Problem: The activation barrier for the hydrolysis of sucrose into glucose and fructose is 108 kJ/mol. If an enzyme increases the rate of the hydrolysis reaction by a factor of 1 million, how much lower does the activation barrier have to be when sucrose is in the active site of the enzyme? (Assume that the frequency factors for the catalyzed and uncatalyzed reactions are identical and that the temperature is 298 K.)

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FREE Expert Solution

Without the enzyme, we have:

k1=A·e-Ea1RT

In the presence of the enzyme, we have:

k2=A·e-Ea2RT

Getting the ratio of k2/k1:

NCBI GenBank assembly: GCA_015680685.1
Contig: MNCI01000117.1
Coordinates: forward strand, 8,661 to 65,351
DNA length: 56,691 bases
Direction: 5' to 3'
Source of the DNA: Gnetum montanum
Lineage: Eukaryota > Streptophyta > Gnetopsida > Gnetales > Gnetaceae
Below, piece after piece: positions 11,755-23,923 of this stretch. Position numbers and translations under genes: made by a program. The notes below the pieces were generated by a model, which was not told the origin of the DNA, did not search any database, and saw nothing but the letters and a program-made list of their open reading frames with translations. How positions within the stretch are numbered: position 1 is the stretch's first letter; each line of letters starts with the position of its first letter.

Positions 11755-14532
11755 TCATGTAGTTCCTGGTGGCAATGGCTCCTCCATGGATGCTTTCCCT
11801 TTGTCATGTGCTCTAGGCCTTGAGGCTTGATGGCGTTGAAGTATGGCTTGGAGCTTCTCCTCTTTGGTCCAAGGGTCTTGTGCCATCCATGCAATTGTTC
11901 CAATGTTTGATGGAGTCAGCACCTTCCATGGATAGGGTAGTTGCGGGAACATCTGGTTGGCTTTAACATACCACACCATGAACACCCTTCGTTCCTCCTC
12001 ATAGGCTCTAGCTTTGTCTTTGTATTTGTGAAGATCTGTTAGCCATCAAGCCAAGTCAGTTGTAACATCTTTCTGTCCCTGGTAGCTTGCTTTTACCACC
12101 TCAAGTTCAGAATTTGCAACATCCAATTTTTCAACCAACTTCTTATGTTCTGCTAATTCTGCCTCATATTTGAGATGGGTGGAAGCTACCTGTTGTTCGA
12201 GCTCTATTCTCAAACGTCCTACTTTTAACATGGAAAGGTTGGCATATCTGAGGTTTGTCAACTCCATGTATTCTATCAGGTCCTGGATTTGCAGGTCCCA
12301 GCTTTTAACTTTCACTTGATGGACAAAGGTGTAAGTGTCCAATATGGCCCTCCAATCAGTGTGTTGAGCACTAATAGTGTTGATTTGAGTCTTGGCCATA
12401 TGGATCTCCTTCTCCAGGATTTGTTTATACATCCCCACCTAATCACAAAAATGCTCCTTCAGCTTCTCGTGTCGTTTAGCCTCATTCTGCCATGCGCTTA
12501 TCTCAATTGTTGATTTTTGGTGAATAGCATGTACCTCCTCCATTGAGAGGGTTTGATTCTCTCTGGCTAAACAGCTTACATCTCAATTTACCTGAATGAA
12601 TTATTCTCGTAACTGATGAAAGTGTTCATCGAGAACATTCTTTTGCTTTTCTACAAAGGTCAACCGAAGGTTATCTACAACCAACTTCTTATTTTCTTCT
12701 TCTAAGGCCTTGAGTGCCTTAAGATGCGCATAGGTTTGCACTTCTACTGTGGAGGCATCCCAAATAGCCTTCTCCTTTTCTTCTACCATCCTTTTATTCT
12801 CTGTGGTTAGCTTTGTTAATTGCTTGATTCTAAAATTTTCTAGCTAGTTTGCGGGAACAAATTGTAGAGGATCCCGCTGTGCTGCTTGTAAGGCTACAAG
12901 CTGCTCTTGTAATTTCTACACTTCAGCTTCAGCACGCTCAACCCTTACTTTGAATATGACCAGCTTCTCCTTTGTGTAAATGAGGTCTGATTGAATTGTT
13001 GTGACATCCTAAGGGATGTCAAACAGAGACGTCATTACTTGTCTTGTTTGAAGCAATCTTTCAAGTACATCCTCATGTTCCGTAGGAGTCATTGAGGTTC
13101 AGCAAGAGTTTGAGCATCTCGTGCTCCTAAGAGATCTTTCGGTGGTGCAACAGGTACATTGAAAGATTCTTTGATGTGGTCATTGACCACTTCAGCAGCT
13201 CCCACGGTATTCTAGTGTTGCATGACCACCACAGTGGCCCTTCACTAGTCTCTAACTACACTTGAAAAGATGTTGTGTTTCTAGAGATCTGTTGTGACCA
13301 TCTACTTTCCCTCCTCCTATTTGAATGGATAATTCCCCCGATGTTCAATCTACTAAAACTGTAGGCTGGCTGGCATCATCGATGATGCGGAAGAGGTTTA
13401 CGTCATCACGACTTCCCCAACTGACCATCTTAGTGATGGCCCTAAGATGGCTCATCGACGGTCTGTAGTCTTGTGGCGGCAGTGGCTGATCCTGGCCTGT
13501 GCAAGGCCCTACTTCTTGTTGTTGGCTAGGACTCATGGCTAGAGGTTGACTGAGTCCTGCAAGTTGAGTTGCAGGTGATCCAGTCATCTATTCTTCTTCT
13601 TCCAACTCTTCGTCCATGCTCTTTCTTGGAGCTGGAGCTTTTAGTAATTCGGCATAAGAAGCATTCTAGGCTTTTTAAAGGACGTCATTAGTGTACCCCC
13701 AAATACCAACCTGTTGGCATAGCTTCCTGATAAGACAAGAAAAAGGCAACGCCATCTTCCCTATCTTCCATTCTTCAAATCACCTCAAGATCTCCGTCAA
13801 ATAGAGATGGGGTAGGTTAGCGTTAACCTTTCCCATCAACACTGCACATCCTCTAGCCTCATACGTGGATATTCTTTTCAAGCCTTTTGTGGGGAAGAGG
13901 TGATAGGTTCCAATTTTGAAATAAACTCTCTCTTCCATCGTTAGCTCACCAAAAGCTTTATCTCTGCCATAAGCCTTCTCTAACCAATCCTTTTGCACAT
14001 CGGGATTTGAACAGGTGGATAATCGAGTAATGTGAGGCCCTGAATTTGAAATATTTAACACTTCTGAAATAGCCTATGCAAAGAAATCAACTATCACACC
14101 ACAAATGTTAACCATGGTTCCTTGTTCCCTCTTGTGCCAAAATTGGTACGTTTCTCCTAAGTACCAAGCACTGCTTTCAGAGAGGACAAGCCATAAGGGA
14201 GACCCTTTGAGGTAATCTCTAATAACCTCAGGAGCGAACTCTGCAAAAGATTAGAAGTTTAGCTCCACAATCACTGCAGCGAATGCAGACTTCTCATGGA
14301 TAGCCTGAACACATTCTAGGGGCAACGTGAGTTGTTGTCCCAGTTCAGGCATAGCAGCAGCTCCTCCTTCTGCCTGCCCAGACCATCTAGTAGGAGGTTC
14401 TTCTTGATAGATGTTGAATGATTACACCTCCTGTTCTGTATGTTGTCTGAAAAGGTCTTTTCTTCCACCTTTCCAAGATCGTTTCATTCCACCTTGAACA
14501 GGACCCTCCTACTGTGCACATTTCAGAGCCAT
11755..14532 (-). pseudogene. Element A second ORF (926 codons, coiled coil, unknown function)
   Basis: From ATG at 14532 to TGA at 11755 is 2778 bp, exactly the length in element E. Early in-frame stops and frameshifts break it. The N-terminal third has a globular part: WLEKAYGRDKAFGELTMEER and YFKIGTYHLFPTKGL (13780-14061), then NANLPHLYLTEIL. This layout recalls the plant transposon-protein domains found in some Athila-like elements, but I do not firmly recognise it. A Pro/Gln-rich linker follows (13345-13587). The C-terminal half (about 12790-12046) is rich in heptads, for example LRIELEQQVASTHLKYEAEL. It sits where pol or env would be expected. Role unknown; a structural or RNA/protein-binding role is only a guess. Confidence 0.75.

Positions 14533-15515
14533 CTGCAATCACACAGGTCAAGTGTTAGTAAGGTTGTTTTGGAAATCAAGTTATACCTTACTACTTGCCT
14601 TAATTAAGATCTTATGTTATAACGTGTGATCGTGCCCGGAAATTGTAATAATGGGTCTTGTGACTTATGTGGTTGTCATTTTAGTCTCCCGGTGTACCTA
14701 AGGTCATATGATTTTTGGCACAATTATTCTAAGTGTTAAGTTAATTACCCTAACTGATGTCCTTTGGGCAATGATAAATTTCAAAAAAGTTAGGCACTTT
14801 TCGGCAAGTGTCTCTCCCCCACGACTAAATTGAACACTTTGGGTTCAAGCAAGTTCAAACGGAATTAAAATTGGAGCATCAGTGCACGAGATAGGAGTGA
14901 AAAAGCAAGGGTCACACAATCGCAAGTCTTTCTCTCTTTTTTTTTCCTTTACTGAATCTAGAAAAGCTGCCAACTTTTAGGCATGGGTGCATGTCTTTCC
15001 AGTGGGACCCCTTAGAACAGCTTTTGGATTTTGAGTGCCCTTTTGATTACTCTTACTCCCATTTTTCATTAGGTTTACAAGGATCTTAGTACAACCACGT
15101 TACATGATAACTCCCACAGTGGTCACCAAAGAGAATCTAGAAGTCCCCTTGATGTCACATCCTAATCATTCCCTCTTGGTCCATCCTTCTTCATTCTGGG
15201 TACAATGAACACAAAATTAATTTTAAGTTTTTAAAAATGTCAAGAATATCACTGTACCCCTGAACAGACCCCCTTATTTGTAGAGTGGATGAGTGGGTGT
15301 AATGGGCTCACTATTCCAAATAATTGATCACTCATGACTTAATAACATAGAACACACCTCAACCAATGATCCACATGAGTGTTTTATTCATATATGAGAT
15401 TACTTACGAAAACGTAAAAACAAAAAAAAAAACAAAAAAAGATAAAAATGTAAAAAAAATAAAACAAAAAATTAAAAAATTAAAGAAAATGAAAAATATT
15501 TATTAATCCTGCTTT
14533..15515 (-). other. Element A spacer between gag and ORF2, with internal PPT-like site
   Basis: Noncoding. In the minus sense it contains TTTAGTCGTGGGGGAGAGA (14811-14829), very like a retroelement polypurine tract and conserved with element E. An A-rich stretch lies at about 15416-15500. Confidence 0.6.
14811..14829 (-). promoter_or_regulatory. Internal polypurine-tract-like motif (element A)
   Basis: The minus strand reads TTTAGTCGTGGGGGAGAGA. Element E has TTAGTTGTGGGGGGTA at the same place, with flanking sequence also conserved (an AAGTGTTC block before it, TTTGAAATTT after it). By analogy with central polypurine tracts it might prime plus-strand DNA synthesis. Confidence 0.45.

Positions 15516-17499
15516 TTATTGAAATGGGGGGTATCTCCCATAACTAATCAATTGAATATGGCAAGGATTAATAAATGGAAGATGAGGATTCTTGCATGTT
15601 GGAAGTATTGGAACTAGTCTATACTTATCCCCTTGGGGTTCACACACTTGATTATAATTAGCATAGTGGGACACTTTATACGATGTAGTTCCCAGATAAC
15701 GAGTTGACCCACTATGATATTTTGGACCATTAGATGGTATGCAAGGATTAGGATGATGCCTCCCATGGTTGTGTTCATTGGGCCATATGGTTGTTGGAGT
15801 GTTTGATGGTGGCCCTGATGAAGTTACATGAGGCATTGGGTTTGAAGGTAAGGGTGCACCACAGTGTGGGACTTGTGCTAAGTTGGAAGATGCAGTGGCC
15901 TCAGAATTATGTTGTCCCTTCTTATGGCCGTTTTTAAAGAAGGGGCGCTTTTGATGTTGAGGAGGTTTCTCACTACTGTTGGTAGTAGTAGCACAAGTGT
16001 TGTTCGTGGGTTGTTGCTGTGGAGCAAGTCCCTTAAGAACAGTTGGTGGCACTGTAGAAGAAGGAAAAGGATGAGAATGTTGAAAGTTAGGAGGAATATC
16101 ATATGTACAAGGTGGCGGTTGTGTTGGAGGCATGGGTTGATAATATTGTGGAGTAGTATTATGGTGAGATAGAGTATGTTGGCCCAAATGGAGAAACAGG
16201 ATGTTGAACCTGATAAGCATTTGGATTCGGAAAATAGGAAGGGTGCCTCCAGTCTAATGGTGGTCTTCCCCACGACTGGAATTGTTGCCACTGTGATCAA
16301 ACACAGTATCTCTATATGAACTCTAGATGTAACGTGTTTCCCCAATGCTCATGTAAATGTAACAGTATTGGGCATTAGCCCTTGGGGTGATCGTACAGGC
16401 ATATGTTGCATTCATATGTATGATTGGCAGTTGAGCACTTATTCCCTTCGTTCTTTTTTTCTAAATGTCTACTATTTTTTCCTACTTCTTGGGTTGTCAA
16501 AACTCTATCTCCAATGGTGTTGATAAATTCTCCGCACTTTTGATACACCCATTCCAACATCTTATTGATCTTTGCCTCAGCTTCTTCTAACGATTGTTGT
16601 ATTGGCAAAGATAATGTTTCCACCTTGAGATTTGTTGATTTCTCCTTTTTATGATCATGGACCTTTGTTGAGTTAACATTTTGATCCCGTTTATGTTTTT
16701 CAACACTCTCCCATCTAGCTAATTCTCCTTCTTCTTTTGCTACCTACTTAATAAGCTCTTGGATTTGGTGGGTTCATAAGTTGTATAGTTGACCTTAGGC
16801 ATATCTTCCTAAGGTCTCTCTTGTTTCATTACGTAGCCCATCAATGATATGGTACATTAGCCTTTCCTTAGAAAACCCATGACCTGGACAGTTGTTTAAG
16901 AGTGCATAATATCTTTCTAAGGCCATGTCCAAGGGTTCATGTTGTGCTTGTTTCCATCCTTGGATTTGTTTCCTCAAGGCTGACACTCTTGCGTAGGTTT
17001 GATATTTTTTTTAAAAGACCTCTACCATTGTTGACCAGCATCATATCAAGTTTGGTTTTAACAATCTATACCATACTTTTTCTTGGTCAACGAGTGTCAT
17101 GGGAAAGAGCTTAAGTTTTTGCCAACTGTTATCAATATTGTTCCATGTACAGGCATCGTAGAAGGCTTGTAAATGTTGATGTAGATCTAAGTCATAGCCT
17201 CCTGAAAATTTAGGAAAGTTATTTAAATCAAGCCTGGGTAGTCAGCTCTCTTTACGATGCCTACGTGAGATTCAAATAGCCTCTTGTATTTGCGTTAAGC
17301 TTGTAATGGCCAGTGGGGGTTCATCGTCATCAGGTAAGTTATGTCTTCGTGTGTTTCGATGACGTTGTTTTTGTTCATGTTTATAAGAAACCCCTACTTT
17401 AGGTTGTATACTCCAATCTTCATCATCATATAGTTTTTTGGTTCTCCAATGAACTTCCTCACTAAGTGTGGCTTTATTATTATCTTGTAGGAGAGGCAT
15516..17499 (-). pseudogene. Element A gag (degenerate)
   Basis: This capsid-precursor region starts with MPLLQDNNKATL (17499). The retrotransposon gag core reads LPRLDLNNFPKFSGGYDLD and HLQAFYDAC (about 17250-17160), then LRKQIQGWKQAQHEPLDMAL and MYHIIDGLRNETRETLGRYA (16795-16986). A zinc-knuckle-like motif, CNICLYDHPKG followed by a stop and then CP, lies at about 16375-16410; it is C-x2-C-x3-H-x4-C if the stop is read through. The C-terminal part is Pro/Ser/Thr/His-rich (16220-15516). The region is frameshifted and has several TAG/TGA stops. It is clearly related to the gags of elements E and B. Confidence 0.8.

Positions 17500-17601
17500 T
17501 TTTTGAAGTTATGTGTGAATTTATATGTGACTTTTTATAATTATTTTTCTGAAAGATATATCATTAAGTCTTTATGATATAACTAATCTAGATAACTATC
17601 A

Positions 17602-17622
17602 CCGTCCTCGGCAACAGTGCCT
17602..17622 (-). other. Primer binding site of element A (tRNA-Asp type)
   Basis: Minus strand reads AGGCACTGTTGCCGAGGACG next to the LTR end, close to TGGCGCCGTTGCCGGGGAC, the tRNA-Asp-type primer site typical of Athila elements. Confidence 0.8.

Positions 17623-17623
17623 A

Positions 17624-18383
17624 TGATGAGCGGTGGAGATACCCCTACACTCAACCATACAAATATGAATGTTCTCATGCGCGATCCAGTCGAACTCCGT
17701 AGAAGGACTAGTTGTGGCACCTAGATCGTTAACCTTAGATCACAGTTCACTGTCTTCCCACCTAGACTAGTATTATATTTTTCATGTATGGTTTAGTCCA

k2k1=e-Ea2RTe-Ea1RT=eEa1-Ea2RT

Getting ln of both sides:

ln(k2k1)=ln(eEa1-Ea2RT)

[lnk2k1=Ea1-Ea2RT]RTEa1-Ea2=RTln(k2k1)

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The activation barrier for the hydrolysis of sucrose into glucose and fructose is 108 kJ/mol. If an enzyme increases the rate of the hydrolysis reaction by a factor of 1 million, how much lower does the activation barrier have to be when sucrose is in the active site of the enzyme? (Assume that the frequency factors for the catalyzed and uncatalyzed reactions are identical and that the temperature is 298 K.)

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